A kitchen accessible for people on wheelchairs enables them to be independent. It helps them to maneuver the kitchen space easily and to cook their own meals, and sometimes their family’s meals too, easily and conveniently. It should be barrier free, which will make it easier for them to move around without bumping into things. You should remodel your kitchen to have several working stations which can be used from one single position. Accessible kitchen design implies that all appliances, cabinets and counters would be within reach of the person in the wheelchair. Here are some tips you can use while designing an accessible kitchen:
Hallways and doorways
The doorway width should be ideally 36 to 42 inches and have lever style handles. Clearance for pass through kitchens should be 40 inches and U shaped kitchens need a clearance of 60 inches.
Counters / work surface
The first thing that you have to decide is the countertop height in a wheelchair friendly kitchen design. This will determine the location of appliances and storage cabinets. You should ideally measure the countertop height etc according to the needs of the person. To do this, you can use adjustable tables to determine the ideal height and other dimensions, so that the finished kitchen would meet their needs. Don’t forget to add pull out tables/shelves so that an easily accessible workspace is created for food preparation.
Ideally, the height of the countertops should be 28-34 inches, and it should be at least 30 inches wide. Adjustable counters should be at a height of 28-36 inches. The countertops should not have base cabinets, as this will obstruct knees and toe clearance.
The height of the cabinets has to be low so that the person sitting in the wheelchair can access them. A costlier option is to install electrically powered cabinets which are adjustable and can be lowered or raised with the help of the button. This can let the cabinets be at normal heights for other users and at lower height for the wheelchair bound. Items which are used most often should be reachable easily, such as cutting boards and spice racks. You can have pull down and adjustable shelves, dividers and so on. Cabinet pulls should be looped rather than the knob variety. Low drawers should contain pots and pans, dishes, glassware etc.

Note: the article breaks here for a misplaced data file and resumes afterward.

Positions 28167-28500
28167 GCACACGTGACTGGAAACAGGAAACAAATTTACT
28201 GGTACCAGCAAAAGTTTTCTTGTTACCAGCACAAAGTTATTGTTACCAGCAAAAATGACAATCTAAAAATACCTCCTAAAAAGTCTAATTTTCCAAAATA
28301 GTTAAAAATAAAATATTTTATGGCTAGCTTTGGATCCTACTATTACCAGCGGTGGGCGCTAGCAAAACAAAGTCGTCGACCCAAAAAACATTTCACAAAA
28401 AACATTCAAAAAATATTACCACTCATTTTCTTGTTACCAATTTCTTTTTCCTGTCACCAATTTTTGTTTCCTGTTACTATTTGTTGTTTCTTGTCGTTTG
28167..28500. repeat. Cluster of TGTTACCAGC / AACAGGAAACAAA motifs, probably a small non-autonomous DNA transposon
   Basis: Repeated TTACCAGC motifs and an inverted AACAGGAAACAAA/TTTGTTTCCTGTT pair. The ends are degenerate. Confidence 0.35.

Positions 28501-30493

The kitchen sinks should have an open space underneath, so that the walker or wheelchair can fit close to the sink. Ideally, knee clearance should be 27 inches high, and 8 – 11 inches deep. Of course, when you are remodeling, you have to check according to the knee height of the person. The drain pipes should be at the sink’s rear to allow the wheelchair to roll under the sink. Also, remember to insulate the pipes so that the legs have protection from the hot pipes. The temperature of the water should be low enough so that it will not burn the knees. As for faucets, single levers are a good and cheap option. You can also install touch faucets which are even more convenient. Whatever the type of faucet you choose, make sure that it is installed at the sink’s side to make it easily accessible. You can also check the side according to the person being left or right handed. Sliding drawers at both sides of the sink enables cleaning supplies to be stored within reach.
Appliances’ height should be ideally 31 inches above the floor, and an electric cooktop which has staggered burners with the controls in front, is a safe option, as it eliminates the need to reach across the hot burners. Dishwasher should be at a height of 6 inches above the floor with accessibility from both sides, oven doors should be side hinged – these are some things you need to include in the design. Appliances which can be controlled via touch are best for people who have little finger strength and control.
Electrical outlets and thermostats should be at an accessible height. While designing a kitchen for people on wheelchairs, you have to consider the ease of use and safety so that they feel comfortable working in the kitchen.